(5) I have carefully considered the submissions of both parties in this matter. As a general rule the High Court will not interfere with the decision of a taxing officer unless it is shown that said decision involved an error in principle and/or law. In PREMCHAND RAICHAND LIMITED & ANOTHER –VS- QUARRY SERVICE OF EAST AFRICA LTD & ANOTHER E.A 162 it was held thus:-
“This court cannot interfere with the taxing officer’s decision on taxation unless it is shown that either the decision was based on an error of principle, or the fees awarded was so manifestly excessive as to justify an inference that it was based on an error of principle.”
(6) The Applicant contends that the Taxing master applied the wrong schedule by taxing the Bill under Schedule II of the Advocates (Remuneration) Order, whilst the Bill ought to have been taxed under Schedule 6. The applicant cites Rule 10(2) of the Arbitration Rules 1997 which provide that the applicable schedule to taxation of costs arising from Arbitration matters is the schedule applicable to High Court matters which they submit is schedule 6 and not schedule II which provides for costs of proceedings before tribunals other than those under schedules 8 and 9 of the Order.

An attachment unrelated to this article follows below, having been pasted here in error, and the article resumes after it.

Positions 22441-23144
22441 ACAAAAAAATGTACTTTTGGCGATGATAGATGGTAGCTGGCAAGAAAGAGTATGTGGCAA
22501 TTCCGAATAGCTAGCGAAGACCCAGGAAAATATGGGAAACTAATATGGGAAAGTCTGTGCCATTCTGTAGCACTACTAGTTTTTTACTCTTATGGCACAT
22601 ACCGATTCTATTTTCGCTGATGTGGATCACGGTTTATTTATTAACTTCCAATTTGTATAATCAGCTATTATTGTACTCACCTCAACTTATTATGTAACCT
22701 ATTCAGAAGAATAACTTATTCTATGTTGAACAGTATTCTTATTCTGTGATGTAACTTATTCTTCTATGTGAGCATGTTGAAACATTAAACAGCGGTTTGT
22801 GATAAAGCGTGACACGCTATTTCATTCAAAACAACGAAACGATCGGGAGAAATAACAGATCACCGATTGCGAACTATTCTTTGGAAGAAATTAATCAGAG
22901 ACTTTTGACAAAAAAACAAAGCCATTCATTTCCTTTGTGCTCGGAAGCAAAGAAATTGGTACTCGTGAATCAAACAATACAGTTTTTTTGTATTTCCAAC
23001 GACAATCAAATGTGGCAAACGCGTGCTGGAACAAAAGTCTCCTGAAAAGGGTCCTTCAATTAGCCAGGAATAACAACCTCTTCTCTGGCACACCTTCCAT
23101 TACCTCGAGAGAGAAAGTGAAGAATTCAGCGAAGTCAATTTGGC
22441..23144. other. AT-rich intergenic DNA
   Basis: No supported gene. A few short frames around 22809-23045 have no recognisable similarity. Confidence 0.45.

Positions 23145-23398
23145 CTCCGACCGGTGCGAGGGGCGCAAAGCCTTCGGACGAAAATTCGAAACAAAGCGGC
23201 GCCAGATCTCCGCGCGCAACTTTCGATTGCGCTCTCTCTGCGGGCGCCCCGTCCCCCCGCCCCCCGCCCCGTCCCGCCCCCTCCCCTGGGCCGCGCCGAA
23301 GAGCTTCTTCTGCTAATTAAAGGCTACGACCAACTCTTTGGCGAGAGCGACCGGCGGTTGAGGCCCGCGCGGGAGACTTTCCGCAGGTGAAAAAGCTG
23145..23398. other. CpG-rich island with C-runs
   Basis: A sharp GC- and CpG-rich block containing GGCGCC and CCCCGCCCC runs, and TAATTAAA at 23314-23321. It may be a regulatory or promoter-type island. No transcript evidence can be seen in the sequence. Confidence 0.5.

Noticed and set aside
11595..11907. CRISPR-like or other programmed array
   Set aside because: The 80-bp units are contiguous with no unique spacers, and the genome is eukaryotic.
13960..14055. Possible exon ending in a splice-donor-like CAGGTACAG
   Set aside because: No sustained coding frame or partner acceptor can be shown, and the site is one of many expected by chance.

(7) In KIPKORIR TITOO & KIARA ADVOCATES –VS- DEPOSIT PROTECTION FUND BOARD Civil Appeal No.220 of 2004, it was held that in taxation the failure to take into account relevant considerations may include failure to apply the instruction fees or costs as provided in “the appropriate schedule of the Remuneration Order” or where the taxing officer has committed an error of principle.
(8) In the ruling dated 12th March 2019, the Hon Taxing Officer stated as follows:-
“…the Bill is taxed under Schedule II of the Advocates Remuneration Amendment Order 2014.”
(9) A reading of Rule 10(2) of the Arbitration Rules makes it clear that the Arbitration Cause Fee ought to be charged as per High court Provisions. The High Court fee provisions are provided for under Schedule 6. Therefore, I find that the Taxing Master ought to have applied Schedule 6 in taxing Advocate/Client Bill of Costs.